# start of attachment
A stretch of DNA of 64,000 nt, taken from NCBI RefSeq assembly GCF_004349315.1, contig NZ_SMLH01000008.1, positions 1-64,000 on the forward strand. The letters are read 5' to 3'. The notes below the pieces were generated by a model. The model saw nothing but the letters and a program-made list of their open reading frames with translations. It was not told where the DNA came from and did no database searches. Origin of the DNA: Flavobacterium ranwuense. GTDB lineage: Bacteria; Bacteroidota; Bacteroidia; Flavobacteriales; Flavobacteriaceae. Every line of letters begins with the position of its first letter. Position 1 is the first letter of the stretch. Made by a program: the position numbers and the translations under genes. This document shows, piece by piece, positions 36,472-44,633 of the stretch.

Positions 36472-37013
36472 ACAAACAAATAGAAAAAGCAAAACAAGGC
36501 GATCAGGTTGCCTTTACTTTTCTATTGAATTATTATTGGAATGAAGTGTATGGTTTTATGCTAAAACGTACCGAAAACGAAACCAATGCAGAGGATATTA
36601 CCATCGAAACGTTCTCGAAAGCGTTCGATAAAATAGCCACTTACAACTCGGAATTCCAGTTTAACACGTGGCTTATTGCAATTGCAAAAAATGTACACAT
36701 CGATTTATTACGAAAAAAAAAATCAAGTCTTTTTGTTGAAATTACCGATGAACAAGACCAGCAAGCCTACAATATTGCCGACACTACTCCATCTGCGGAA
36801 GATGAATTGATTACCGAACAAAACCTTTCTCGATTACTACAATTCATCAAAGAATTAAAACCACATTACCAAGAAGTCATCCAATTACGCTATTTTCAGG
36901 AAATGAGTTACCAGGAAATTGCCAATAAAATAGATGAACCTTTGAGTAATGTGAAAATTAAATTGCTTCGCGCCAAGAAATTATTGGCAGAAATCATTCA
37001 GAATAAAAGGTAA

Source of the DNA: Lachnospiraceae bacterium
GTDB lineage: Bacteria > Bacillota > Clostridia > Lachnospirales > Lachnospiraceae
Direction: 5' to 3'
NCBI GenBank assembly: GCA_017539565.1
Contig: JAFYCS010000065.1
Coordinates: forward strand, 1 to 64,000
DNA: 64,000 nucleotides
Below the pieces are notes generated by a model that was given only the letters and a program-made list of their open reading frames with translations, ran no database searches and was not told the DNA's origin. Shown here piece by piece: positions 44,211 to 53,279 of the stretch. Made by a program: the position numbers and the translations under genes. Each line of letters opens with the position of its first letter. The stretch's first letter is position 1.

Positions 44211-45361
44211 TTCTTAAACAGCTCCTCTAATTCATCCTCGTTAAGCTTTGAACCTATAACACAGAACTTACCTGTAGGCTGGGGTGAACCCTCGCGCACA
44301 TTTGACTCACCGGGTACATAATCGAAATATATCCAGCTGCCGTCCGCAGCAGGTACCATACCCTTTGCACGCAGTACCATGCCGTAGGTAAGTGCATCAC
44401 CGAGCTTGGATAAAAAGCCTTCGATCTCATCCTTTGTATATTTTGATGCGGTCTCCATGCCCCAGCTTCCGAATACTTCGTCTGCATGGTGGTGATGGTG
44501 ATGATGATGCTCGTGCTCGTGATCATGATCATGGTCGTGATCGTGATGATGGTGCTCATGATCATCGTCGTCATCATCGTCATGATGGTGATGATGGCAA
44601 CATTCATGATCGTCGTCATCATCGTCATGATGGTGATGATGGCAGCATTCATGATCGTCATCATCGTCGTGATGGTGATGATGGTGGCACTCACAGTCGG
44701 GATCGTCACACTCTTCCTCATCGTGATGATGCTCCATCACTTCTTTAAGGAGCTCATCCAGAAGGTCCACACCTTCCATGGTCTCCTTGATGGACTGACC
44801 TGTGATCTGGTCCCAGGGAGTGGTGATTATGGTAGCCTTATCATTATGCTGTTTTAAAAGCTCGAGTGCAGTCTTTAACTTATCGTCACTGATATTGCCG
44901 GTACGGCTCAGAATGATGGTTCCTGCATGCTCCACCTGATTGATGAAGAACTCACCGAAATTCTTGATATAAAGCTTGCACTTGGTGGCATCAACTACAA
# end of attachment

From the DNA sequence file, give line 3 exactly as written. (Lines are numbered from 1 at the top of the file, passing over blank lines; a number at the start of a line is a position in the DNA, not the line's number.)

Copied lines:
36472 ACAAACAAATAGAAAAAGCAAAACAAGGC